Through Blended Learning, Schools Adopt Automated Lesson Plans for Each Student
What happens when you let a computer determine each child's personalized curriculum? Math teachers in several schools across America are seeing results through a growing brand of "blended learning."
Nichole Dobo of the nonprofit education news website The Hechinger Report has a piece up over at Slate about a growing education approach called blended learning. In short, blended learning is a combination of classroom methods that merges teacher instruction and lessons designed and executed by computers.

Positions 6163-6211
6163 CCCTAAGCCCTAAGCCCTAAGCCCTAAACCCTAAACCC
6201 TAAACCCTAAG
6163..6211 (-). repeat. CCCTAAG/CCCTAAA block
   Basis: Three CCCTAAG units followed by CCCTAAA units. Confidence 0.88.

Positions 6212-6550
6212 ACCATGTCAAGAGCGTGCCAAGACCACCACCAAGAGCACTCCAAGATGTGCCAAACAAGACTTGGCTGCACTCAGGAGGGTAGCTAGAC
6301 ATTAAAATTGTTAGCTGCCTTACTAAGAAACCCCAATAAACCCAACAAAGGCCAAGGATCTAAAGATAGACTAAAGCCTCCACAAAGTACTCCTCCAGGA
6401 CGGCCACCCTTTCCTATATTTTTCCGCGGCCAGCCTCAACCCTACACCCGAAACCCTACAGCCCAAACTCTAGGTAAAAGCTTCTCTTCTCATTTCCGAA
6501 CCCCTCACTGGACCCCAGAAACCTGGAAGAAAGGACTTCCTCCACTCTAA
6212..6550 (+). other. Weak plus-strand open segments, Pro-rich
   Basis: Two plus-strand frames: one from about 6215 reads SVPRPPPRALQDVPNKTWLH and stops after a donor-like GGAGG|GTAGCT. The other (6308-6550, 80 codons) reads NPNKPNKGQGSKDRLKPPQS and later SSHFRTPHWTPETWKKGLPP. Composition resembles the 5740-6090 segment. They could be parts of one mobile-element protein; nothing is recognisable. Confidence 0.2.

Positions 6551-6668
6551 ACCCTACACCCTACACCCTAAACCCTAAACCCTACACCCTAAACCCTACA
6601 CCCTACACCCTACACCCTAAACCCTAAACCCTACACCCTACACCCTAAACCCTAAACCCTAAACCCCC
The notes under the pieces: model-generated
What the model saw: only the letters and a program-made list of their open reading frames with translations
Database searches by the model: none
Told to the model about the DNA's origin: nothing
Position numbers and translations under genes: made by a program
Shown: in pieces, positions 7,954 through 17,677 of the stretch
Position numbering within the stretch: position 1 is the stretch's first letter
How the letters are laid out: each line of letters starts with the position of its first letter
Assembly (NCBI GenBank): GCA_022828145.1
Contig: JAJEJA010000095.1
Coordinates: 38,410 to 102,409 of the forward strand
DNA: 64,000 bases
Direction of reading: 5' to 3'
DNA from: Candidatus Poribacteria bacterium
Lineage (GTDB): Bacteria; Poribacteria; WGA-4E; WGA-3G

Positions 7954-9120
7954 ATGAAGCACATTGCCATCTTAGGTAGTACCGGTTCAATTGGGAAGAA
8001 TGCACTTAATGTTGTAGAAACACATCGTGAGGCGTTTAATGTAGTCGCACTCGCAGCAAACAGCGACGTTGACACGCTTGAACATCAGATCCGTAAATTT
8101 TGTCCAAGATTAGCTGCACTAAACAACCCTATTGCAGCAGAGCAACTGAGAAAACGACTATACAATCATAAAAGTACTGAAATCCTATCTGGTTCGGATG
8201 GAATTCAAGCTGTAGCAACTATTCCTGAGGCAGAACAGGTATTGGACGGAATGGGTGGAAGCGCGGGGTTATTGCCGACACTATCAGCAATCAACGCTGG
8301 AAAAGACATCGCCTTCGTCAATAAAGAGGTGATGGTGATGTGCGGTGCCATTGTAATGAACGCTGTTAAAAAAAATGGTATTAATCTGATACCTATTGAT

In her piece, Dobo visits a middle school in Brooklyn in which 150 sixth graders occupy a cafeteria-sized classroom where they are grouped together based on their relative proficiencies. The results of a quiz taken a few days prior determined that day's lesson plan for each group. Teachers walk around the room to help kids who need it. Advanced students were allowed to do their work on laptops without being disturbed.
Dobo writes that blended learning is the future, particularly of the variety in which personalized lesson plans for each student are formulated by computers. The more advanced our technology gets, the greater the ability for schools to scale personalized curricula for students. This way no students get left behind and no student gets bored by being too far ahead.
Read more about blended learning over at Slate.
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